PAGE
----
Median Incomes Vary Greatly by Educational Attainment
December 4, 2013
One of the biggest contributors to rising inequality in America today is the growing earnings gulf between workers with college degrees and those without. Indeed, the median income for all households was $51,244 in 2011. By contrast, the median income for a household headed by a worker with a four-year college degree was $78,251, more than 50 percent above the typical household. Those with professional degrees earn more than twice the median household income.
At the other end of the scale, the median income for a household headed by a worker with only a high school diploma was nearly 25 percent less than the typical household—$39,420. The incomes of households headed by workers without high school diplomas is just half as much as the typical household and about one-third as much as someone with a college degree.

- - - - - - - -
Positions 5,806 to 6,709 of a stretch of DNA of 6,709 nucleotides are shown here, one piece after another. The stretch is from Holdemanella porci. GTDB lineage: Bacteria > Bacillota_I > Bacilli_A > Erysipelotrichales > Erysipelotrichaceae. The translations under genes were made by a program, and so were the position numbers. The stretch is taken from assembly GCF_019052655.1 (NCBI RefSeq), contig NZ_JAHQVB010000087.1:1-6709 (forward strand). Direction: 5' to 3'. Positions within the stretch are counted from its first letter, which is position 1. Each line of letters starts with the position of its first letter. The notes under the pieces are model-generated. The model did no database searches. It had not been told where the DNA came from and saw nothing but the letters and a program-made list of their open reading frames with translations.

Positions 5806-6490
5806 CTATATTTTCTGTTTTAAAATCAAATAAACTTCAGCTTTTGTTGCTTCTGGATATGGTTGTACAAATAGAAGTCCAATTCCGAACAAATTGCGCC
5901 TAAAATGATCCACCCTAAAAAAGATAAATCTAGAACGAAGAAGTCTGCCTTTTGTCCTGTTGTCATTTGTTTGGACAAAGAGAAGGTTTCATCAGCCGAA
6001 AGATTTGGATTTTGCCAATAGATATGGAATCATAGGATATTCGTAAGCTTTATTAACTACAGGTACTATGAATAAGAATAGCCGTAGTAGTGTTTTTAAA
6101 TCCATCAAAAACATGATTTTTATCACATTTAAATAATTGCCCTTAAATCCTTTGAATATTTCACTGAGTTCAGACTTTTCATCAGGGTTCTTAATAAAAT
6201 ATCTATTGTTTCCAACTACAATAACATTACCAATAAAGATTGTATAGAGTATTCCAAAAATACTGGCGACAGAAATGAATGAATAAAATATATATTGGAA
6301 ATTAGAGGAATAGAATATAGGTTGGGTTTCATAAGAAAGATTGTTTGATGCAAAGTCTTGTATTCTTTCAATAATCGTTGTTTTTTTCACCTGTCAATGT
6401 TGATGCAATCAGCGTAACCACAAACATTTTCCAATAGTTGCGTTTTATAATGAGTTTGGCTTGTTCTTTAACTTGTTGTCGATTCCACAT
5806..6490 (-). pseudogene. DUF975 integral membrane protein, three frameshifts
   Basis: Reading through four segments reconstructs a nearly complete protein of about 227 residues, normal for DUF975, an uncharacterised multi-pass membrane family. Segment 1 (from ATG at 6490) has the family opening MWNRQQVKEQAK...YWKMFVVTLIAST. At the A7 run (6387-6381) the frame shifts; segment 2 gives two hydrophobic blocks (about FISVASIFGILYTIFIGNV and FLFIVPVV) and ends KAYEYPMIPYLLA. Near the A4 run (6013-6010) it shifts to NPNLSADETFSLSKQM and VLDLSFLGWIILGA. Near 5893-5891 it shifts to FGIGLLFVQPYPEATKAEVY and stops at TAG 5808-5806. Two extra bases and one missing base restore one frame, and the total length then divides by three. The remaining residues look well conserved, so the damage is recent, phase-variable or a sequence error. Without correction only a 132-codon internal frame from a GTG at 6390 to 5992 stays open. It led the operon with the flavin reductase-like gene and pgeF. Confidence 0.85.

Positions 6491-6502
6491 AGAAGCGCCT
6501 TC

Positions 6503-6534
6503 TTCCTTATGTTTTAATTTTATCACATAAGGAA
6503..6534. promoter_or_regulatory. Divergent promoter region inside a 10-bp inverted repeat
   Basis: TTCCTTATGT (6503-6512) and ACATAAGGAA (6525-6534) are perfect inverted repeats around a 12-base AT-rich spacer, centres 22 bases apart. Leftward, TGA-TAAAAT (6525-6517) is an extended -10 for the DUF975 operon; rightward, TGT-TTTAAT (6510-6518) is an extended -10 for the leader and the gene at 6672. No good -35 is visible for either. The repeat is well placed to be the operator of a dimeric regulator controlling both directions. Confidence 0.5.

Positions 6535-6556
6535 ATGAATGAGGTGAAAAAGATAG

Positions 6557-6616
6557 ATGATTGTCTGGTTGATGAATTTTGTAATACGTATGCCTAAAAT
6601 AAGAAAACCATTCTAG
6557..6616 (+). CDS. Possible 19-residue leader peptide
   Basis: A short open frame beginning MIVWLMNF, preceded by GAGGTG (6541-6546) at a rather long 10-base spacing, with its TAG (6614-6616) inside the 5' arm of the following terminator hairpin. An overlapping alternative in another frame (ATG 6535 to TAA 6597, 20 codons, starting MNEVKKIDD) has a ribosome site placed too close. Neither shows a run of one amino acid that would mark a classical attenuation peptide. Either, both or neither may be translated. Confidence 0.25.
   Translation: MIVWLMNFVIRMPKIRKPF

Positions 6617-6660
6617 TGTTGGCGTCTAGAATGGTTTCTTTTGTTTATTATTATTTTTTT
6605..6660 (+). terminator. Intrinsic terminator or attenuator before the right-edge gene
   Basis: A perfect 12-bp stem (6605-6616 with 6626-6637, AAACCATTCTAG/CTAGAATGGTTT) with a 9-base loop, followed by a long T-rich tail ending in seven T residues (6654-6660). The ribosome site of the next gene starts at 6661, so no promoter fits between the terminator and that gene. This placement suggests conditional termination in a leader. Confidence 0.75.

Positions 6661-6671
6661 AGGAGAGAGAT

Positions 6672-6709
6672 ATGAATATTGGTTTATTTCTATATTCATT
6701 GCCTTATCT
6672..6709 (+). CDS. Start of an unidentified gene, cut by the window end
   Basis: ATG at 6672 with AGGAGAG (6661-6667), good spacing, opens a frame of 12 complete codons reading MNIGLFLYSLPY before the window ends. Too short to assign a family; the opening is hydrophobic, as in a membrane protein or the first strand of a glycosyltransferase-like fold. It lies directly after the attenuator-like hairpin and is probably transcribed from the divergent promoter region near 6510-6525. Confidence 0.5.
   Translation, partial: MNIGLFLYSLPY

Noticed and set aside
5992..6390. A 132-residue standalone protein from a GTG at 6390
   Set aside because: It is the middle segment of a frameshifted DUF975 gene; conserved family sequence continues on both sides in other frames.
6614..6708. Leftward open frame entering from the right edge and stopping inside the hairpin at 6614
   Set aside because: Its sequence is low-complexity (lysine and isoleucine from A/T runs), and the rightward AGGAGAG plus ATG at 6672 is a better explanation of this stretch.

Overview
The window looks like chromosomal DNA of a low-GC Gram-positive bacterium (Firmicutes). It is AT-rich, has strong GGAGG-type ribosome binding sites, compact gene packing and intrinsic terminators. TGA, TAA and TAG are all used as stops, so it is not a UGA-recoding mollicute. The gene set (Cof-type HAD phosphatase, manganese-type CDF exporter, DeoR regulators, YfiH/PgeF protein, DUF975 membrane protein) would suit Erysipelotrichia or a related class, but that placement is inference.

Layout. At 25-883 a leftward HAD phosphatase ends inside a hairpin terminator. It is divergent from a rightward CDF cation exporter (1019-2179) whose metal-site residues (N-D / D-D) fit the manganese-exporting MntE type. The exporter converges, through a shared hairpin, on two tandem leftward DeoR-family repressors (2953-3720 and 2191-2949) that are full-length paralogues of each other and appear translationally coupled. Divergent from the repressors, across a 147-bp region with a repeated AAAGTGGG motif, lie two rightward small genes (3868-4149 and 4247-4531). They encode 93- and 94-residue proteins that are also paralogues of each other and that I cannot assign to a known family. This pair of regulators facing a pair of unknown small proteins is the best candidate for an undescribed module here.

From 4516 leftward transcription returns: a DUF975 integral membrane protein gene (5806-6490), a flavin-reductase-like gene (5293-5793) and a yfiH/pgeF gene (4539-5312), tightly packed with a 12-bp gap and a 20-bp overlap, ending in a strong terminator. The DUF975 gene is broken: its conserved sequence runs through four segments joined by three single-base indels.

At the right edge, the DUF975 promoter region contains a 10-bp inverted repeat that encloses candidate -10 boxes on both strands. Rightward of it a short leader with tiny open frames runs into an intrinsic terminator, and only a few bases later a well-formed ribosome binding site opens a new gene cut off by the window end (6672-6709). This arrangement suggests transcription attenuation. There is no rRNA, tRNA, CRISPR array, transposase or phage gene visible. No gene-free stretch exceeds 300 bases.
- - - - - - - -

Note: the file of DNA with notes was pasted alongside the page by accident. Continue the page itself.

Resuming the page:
For more charts like the one below, see the second edition of our chart book, Putting a Face on America's Tax Returns.
Was this page helpful to you?
The Tax Foundation works hard to provide insightful tax policy analysis. Our work depends on support from members of the public like you. Would you consider contributing to our work?Contribute to the Tax Foundation
Let us know how we can better serve you!
We work hard to make our analysis as useful as possible. Would you consider telling us more about how we can do better?Give Us Feedback